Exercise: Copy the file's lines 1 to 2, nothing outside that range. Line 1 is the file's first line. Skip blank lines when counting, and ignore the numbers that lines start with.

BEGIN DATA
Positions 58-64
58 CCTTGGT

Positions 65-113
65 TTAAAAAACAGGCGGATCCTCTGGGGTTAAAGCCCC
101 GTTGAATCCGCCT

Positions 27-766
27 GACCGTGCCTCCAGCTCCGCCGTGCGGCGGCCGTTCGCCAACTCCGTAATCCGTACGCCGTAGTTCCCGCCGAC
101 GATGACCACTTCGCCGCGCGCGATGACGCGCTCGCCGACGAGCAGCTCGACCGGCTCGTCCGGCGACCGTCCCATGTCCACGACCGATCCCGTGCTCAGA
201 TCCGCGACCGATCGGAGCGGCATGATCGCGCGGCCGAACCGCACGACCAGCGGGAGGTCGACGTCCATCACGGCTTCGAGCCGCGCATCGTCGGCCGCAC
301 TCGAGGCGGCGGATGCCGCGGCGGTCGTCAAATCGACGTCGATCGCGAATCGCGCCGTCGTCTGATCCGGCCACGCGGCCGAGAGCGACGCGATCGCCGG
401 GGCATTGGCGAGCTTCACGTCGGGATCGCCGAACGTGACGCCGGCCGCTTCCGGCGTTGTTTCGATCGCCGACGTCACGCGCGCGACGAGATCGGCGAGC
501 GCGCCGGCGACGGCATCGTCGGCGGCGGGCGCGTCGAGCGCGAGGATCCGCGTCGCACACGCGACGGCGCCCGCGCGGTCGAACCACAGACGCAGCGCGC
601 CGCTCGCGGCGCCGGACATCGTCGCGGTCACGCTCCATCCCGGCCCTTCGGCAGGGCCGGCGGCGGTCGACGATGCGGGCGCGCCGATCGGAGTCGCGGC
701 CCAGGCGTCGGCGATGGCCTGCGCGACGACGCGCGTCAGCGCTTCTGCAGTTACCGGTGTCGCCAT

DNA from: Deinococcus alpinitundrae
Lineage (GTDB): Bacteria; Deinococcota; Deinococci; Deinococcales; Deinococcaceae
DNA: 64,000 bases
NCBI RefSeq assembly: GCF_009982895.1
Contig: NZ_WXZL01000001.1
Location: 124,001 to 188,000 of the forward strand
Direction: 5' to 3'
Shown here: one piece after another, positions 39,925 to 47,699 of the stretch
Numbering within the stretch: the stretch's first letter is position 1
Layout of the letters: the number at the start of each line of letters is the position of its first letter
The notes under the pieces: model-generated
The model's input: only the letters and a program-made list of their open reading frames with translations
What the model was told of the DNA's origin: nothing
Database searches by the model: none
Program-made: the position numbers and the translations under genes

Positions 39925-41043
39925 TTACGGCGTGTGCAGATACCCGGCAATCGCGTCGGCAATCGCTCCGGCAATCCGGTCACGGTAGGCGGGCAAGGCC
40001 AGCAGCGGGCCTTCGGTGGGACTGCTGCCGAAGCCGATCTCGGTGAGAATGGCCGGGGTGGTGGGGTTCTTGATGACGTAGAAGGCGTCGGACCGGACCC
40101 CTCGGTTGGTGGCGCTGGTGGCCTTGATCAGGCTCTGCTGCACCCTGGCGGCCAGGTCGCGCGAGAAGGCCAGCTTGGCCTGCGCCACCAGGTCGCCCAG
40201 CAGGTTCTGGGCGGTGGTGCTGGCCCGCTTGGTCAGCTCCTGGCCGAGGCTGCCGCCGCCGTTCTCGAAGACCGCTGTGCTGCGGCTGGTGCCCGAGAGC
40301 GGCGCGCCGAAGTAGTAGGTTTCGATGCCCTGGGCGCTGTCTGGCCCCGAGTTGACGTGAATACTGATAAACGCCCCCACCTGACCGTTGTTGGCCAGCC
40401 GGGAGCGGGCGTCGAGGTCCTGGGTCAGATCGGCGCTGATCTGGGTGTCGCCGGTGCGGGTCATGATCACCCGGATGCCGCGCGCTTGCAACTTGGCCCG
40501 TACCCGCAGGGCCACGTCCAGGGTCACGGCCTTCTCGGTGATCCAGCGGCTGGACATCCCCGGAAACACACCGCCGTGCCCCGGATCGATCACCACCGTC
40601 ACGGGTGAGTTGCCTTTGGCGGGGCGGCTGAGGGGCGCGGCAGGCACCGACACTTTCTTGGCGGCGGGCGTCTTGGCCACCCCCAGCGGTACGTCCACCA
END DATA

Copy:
Positions 58-64
58 CCTTGGT